Pastor Shot Outside Church While Putting Out Memorial Day Flags Hasn't Lost Any Hope”: Wife

Hartford police are investigating two early morning shootings Sunday that happened minutes apart, sending two victims to the hospital, including a beloved pastor shot outside a church while putting out Memorial Day flags.

The pastor shot was identified as Rev. Dr. Augustus Sealy, 54, of Shrewsbury, Massachusetts. The victim of the second shooting was Robert Jones, 27.

Police responded to the first shooting at 932 Capitol Ave. near Newton Street around 6:30 a.m. Sunday after receiving multiple 911 calls. When they arrived, they discovered a male victim shot multiple on the road outside the First Church of the Nazarene. The man, Sealy, had two gunshot wounds to the right leg and one to the left shoulder.

Shortly afterwards, at about 6:41 a.m., police responded to 402 Garden St. for a report of a male victim who had been shot at least six times. He was initially listed in critical condition at St. Francis Hospital's emergency room after multiple gunshot wounds to the torso and arms, but now he was later listed in serious but stable condition. Police found him on Mather Street near Garden Street and confirmed a crime scene at the address given.

Witnesses saw a vehicle possibly connected fleeing the scene in the southbound direction on Garden Street from Mather Street.

According to church official Elton Adams, Rev. Sealy was outside the church placing flags from different countries in the yard as part of an annual tradition for the church's Memorial Day celebration when he was shot multiple times in the arms and legs. A special service had been planned for Sunday in honor of Sealy's fifth anniversary at the church.

NBC Connecticut spoke to Sealy’s wife Sharon, who said he was in a lot of pain, but expected to recover.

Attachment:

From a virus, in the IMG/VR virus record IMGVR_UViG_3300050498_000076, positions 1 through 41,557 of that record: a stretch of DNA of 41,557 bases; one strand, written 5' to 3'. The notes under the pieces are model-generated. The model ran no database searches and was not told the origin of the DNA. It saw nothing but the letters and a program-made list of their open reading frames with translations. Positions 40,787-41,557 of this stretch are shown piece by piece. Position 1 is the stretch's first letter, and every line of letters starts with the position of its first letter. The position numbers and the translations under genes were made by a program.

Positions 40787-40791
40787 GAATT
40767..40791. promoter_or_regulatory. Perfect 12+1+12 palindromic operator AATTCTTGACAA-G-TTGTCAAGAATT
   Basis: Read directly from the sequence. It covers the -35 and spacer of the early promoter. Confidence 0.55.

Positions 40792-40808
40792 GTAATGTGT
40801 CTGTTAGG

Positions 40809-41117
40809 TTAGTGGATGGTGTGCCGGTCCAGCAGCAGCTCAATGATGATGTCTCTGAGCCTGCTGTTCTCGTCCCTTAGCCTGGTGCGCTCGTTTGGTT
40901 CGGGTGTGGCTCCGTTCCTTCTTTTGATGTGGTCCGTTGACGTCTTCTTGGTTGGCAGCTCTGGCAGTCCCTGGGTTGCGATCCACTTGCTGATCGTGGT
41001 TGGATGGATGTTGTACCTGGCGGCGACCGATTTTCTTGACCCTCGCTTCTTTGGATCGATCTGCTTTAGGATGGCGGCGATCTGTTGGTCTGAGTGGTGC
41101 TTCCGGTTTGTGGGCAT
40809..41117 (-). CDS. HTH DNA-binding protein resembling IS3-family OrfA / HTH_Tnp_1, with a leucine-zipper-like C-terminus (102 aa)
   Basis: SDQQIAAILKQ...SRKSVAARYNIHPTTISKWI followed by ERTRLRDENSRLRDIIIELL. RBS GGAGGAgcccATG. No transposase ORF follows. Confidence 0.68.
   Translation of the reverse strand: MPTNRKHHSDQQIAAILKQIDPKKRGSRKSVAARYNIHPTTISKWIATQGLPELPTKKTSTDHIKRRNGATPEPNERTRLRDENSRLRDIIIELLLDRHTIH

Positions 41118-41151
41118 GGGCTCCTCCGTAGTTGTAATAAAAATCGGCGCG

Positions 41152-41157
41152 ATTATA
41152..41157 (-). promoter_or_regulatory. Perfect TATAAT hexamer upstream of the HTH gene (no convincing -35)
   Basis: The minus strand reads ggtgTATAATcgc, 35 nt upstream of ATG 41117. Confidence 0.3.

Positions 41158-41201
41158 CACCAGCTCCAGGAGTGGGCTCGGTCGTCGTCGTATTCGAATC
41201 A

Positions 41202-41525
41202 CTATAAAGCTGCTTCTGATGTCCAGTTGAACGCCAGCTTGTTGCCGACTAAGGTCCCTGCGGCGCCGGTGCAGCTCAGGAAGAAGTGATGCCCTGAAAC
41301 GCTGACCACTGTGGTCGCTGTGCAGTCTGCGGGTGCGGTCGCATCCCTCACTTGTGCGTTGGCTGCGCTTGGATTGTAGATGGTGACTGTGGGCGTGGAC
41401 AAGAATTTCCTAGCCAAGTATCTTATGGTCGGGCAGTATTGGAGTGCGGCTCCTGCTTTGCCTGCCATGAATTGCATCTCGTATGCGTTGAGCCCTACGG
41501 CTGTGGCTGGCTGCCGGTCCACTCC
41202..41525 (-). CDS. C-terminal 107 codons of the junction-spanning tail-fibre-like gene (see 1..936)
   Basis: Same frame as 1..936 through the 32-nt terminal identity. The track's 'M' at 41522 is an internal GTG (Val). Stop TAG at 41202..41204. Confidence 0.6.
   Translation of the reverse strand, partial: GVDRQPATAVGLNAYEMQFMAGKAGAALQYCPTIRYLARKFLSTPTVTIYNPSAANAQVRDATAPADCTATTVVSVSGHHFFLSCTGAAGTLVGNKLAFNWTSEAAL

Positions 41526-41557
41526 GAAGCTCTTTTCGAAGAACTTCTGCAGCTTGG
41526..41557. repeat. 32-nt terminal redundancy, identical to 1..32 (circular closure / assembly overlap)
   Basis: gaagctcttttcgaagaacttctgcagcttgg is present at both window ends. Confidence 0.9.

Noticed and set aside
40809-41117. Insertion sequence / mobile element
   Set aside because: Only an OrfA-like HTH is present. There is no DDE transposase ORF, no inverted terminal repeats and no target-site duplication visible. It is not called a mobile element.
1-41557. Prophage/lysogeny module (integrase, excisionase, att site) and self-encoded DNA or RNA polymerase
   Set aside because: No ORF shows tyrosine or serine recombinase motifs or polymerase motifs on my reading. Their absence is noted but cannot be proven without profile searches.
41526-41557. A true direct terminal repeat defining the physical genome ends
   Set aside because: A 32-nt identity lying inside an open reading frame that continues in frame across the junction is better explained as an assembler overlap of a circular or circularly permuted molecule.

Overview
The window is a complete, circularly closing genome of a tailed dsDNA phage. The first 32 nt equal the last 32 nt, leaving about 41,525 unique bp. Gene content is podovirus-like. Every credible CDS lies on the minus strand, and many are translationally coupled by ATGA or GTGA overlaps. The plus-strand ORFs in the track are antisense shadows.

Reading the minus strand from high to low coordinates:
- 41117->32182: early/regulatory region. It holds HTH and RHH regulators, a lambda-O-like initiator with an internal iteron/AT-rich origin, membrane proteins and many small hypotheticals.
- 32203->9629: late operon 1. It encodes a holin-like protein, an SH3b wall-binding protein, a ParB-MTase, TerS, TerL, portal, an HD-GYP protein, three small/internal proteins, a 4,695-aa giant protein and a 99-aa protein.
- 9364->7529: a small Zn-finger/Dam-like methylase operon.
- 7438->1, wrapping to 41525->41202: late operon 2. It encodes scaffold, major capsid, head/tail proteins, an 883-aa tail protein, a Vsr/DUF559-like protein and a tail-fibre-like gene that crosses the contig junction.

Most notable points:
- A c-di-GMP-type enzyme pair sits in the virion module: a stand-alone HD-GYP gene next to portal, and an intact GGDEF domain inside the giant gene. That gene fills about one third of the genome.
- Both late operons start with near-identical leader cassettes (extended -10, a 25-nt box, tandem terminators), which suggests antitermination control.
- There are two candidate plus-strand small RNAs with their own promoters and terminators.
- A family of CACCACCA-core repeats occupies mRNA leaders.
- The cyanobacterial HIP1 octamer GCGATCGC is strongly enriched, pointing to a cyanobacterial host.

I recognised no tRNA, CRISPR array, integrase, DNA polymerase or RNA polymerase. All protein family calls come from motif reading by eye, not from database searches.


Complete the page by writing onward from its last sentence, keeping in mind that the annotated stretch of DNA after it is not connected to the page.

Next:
“He hasn’t lost any hope,” she said. You know, this is something that happened that was really terrible and shouldn’t have happened and we’ve already prayed for that person who actually committed the crime.”

Witnesses told police they saw a black car heading west on Capitol Avenue slow down as it passed by the victim and that they heard five gunshots. Seven shells were found at the scene.

Police confirmed the car was a Nissan Altima last seen speeding in the eastbound direction on Capitol Avenue.

Sealy was transported to St. Francis Hospital where he underwent surgery and is listed in critical condition. He is expected to survive, Adams told NBC Connecticut. The pastor, also a licensed psychologist, counsels a lot of people, so Adams said he believes the shooting had to be random.

For now, the family is focused on Sealy’s recovery, which is expected to take at least six weeks.

“In spite of adversities, you know we look to God for strength and that’s what my family is doing right now,” Sharon said.

Members of the church learned about the shooting involving their pastor when they arrived for Sunday services.

"There’s so many mixed emotions right now. It’s hard," Myrna Springer, a secretary at the church, said. "People’s sprits are low. We just don’t know.”

She said that the pastor is a "very caring" and "comfortable person" who is "easy to get along with."

Reverend Henry Brown of Mothers United Against Violence was outraged by the news.

"This is sickening. This is ridiculous," he said. "A pastor? You've got to be kidding me. Who would want to shoot a pastor?"

Brown says a vigil has been planned for Sealy. The event will take place at the scene of the shooting, First Church of the Nazarene, at 6 p.m. on Tuesday.

The Major Crimes Division is investigating both shootings. Police say that it is an odd time for two shootings to come in and it is unknown if they are related at this point. No arrests have been made at this time.

As the number of homicides climbed to double digits in Hartford last week, there's growing concern about two shootings on one Sunday morning. Hartford Police Deputy Chief Brian Foley called it an "anomaly" and said that having two shootings in a small time frame "obviously sends up some red flags."

In regard to the recent wave of violence in Hartford in the past few weeks, Foley said the department is addressing any preventative measures, including necessary increases in patrols.

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